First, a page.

I’m a 31yrs old male. I had a liver function test done after my SGPT levels were found to be high at 90. In the LFT also, my SGPT levels have come high at 73. Rest of the LFT is normal. I’ve tested negative for Hepatitis B & C.
I don’t drink and smoke or do drugs. My height is 5ft 8 inches and weight is about 81kgs. I exercise 1-2 times a week. My diet is slightly high on dairy products (milk, cheese, butter, whey protein supplement) but I also consume reasonable amount of vegetables and chicken. I have frequent throat infections every 45-60 days, (part of the reason is attributed to GERD by doctors) for which I’m treated with antibiotics.
What could be the possible reasons for my SGPT levels to be high? Does the high level of SGPT indicate my liver or heart is affected? Do I need to undergo further medical tests? Which ones would you advise?
The scenario you are describing is very common in clinical practice. Serum glutamic oxaloacetic transaminase (SGPT) is now called ALT, which is one of the serum aminotransferase (also called transaminases). The other serum aminotransferase is AST (formerly serum glutamic oxaloacetic transaminase, or SGOT). ALT, is found in many organs, but its greatest concentration by far in the liver making it the more specific indicator of liver injury. An increase in ALT or AST usually means either damage to tissues rich in these enzymes or changes in cell membrane permeability that allow ALT and AST to leak into serum.
I am assuming you had a full liver function test obtain including Alkaline phosphatase, bilirubin, and AST and they were normal if you did not mention it. Every lab has a difference reference range for normal values. A typically normal range for ALT is something like 7-56 IU/L. Levels up to 300 IU/L are often nonspecific. However, the pattern of elevation (i.e. ALT>AST) in the setting of patient’s symptoms, exam findings direct what tests are ordered next to establish a diagnosis.
This is a list of possible causes for patients with chronic, mild Elevations, ALT > AST (<150 U/L):
Hepatic (liver) Causes: α1-antitrypsin deficiency; Autoimmune hepatitis; Chronic viral hepatitis (B, C, and D); Hemochromatosis; Medications and toxins; Steatosis and steatohepatitis; Wilson disease
Nonhepatic (non-liver) Causes: Celiac disease; Hyperthyroidism;
The first step in someone with an isolated liver function test is to repeat the test. This sounds like this was done already, and your ALT is still mildly elevated, although less so on the repeat test. In cases like this, medications, including over-the-counter (OTC) medications, complementary and alternative medications (CAM), and substances of abuse must be examined. Finding out if any of these medications were started before the liver function tests went up will sometimes reveal a specific cause. Almost any medication, including OTC medications, CAM, and substances of abuse, has the potential to elevate serum aminotransferase levels. Common causes include nonsteroidal anti-inflammatory drugs, antibiotics, statins (cholesterol medications), antiepileptics (seizure medications), and antituberculous medications. Then, the physician can prove the medication is the cause by stopping the medication and observing return of the enzyme levels to normal.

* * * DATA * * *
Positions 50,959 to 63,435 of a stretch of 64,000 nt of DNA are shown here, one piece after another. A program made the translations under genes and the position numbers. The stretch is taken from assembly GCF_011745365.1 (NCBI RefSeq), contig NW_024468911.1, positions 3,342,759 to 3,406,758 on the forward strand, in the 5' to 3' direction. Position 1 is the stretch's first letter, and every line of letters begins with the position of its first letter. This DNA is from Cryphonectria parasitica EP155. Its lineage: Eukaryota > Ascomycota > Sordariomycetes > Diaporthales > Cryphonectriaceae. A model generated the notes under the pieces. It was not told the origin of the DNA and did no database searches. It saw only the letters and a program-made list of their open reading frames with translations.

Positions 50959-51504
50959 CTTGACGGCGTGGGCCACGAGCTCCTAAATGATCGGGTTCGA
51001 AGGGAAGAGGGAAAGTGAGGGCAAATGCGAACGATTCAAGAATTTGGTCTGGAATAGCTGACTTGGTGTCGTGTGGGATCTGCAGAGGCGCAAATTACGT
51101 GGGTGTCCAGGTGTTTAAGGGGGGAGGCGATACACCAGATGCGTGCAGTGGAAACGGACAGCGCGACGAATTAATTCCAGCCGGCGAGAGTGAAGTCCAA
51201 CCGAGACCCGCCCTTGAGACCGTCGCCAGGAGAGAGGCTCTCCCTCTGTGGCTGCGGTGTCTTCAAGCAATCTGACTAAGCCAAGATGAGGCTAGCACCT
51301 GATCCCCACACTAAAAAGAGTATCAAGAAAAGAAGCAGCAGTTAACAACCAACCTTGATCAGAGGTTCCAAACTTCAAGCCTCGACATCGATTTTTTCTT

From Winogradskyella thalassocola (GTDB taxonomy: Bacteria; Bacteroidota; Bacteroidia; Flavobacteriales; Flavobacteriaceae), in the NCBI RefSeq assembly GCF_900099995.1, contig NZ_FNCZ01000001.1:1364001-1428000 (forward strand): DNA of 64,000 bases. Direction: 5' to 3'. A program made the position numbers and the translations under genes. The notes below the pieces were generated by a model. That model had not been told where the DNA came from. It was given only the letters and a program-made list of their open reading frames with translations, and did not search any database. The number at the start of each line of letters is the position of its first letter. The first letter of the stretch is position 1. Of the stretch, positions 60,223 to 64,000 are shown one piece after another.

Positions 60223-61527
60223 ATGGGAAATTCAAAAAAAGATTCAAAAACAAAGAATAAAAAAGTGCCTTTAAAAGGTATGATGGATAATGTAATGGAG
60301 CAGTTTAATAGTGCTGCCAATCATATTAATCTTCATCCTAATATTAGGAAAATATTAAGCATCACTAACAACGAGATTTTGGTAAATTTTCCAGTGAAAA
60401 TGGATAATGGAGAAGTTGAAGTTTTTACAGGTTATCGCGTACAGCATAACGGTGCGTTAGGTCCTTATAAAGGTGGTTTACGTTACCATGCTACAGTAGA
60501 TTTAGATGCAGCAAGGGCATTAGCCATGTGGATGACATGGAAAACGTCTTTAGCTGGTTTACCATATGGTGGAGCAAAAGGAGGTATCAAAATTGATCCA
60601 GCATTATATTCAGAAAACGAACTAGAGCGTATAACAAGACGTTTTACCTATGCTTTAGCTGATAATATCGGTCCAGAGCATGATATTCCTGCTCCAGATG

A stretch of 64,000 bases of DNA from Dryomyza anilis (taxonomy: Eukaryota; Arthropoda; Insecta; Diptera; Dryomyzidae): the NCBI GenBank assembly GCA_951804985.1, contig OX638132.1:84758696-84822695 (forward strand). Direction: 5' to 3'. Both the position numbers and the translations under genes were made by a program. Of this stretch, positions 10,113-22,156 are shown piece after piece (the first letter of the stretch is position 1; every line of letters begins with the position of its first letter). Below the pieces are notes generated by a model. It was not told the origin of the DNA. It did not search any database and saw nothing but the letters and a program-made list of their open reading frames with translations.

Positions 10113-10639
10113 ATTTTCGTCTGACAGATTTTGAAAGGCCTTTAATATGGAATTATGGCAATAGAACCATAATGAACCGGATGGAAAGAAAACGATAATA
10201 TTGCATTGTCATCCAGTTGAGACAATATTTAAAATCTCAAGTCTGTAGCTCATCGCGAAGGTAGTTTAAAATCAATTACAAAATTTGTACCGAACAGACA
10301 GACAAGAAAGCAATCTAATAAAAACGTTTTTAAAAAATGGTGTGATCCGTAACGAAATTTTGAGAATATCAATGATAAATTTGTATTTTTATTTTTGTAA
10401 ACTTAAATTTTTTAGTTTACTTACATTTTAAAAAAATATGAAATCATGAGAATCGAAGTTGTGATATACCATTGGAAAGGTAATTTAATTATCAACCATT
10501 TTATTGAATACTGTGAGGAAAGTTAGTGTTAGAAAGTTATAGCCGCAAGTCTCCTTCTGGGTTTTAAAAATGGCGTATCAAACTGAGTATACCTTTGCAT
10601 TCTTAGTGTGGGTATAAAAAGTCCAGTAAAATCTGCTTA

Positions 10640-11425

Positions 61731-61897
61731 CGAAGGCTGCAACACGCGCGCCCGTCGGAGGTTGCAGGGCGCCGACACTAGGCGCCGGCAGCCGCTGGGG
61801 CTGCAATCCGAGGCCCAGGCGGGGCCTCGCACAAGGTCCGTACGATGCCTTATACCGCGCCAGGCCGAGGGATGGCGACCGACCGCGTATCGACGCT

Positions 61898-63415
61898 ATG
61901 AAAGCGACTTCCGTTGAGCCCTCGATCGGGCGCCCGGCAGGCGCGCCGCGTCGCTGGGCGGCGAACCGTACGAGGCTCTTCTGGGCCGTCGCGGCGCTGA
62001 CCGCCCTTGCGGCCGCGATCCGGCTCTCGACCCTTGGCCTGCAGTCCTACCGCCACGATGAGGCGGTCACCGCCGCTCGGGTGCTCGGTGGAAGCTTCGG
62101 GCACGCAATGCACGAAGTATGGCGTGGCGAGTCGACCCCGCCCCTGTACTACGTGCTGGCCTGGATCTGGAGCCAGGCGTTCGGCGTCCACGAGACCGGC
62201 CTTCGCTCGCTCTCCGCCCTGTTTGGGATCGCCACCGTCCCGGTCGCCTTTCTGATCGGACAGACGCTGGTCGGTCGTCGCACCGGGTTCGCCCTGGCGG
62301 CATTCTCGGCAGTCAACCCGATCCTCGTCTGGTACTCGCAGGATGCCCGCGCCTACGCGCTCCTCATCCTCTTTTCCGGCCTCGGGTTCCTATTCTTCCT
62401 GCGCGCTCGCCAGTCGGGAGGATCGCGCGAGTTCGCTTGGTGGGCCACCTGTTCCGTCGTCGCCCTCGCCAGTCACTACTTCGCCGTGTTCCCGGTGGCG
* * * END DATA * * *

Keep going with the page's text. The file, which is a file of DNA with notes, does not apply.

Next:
If that is unrevealing, tests for common and treatable causes of liver diseases should be obtained with testing for acute and chronic hepaitits, tests for hemochromatosis (iron overload), autoimmune hepatitis, copper deposition tests (ceruloplasmin), and a right upper quadrant ultrasound to look for fatty liver disease.
If that series is unrevealing, tests for Hep C RNA, alpha-1-antitrypsin deficiency, thyroid function tests, and finally a test for celiac called TTG.
my AST ALT are 80/250, I had extreme exhaustion, itchiness, clay stools, dizziness, terrible fog/memory after surgery (have NFLD). I was bedridden for a month there was a large area of unhealed blood under my arm where the nurse missed my vein. is my liver and brain damaged?
I've started taking GNC NAC 6-15g/day and started to feel better after a few days.
Copyright 1994-2016 MedHelp International. All rights reserved.
MedHelp is a division of Aptus Health.
This site complies with the HONcode standard for trustworthy health information.
The Content on this Site is presented in a summary fashion, and is intended to be used for educational and entertainment purposes only. It is not intended to be and should not be interpreted as medical advice or a diagnosis of any health or fitness problem, condition or disease; or a recommendation for a specific test, doctor, care provider, procedure, treatment plan, product, or course of action. Med Help International, Inc. is not a medical or healthcare provider and your use of this Site does not create a doctor / patient relationship. We disclaim all responsibility for the professional qualifications and licensing of, and services provided by, any physician or other health providers posting on or otherwise referred to on this Site and/or any Third Party Site. Never disregard the medical advice of your physician or health professional, or delay in seeking such advice, because of something you read on this Site. We offer this Site AS IS and without any warranties. By using this Site you agree to the following Terms and Conditions. If you think you may have a medical emergency, call your physician or 911 immediately.